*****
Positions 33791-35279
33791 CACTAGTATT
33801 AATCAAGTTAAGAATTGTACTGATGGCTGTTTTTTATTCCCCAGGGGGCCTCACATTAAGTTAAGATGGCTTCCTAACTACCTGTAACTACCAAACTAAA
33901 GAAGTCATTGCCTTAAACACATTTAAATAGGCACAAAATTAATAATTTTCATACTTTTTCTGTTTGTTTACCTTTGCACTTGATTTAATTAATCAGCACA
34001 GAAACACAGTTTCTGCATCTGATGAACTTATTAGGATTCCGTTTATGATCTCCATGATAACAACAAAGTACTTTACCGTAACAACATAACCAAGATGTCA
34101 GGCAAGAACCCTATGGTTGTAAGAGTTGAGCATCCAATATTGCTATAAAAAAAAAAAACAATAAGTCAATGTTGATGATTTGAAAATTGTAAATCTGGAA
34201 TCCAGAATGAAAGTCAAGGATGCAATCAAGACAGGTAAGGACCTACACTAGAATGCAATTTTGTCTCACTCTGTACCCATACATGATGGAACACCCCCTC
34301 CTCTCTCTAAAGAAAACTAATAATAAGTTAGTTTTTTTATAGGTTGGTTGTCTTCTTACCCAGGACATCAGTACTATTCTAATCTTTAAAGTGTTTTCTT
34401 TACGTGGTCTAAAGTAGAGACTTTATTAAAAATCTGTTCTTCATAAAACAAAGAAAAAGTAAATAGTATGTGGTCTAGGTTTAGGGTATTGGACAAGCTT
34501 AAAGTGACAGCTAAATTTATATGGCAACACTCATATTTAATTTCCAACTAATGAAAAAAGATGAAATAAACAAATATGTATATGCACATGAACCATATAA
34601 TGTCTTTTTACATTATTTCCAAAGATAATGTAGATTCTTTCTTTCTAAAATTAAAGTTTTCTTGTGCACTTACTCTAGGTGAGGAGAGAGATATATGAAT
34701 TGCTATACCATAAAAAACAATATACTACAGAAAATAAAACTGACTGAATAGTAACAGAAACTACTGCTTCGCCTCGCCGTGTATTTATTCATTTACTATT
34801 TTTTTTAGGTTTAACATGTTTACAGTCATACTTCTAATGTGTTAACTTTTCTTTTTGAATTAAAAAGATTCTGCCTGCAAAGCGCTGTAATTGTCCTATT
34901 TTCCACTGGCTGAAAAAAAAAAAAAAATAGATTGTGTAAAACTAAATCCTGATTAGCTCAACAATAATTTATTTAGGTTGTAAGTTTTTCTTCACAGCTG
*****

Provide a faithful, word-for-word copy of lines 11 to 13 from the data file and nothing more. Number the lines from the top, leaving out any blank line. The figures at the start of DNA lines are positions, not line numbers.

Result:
34601 TGTCTTTTTACATTATTTCCAAAGATAATGTAGATTCTTTCTTTCTAAAATTAAAGTTTTCTTGTGCACTTACTCTAGGTGAGGAGAGAGATATATGAAT
34701 TGCTATACCATAAAAAACAATATACTACAGAAAATAAAACTGACTGAATAGTAACAGAAACTACTGCTTCGCCTCGCCGTGTATTTATTCATTTACTATT
34801 TTTTTTAGGTTTAACATGTTTACAGTCATACTTCTAATGTGTTAACTTTTCTTTTTGAATTAAAAAGATTCTGCCTGCAAAGCGCTGTAATTGTCCTATT